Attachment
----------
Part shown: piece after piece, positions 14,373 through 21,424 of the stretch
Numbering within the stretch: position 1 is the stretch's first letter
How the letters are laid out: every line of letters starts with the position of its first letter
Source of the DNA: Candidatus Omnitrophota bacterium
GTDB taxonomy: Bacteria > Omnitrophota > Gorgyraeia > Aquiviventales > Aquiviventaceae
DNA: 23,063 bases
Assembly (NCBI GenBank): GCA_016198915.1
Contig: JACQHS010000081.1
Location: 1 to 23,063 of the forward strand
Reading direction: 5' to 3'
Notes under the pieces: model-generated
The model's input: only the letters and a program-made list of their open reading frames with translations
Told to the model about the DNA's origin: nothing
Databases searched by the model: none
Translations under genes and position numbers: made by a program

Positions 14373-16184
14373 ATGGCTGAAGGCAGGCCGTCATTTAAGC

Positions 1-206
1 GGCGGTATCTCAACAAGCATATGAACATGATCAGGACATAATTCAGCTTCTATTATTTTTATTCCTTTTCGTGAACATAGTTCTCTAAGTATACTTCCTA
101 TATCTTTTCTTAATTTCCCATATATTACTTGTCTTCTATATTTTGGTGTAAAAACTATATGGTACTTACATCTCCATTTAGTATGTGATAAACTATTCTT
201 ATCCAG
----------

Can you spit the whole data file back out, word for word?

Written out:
Part shown: piece after piece, positions 14,373 through 21,424 of the stretch
Numbering within the stretch: position 1 is the stretch's first letter
How the letters are laid out: every line of letters starts with the position of its first letter
Source of the DNA: Candidatus Omnitrophota bacterium
GTDB taxonomy: Bacteria > Omnitrophota > Gorgyraeia > Aquiviventales > Aquiviventaceae
DNA: 23,063 bases
Assembly (NCBI GenBank): GCA_016198915.1
Contig: JACQHS010000081.1
Location: 1 to 23,063 of the forward strand
Reading direction: 5' to 3'
Notes under the pieces: model-generated
The model's input: only the letters and a program-made list of their open reading frames with translations
Told to the model about the DNA's origin: nothing
Databases searched by the model: none
Translations under genes and position numbers: made by a program

Positions 14373-16184
14373 ATGGCTGAAGGCAGGCCGTCATTTAAGC

Positions 1-206
1 GGCGGTATCTCAACAAGCATATGAACATGATCAGGACATAATTCAGCTTCTATTATTTTTATTCCTTTTCGTGAACATAGTTCTCTAAGTATACTTCCTA
101 TATCTTTTCTTAATTTCCCATATATTACTTGTCTTCTATATTTTGGTGTAAAAACTATATGGTACTTACATCTCCATTTAGTATGTGATAAACTATTCTT
201 ATCCAG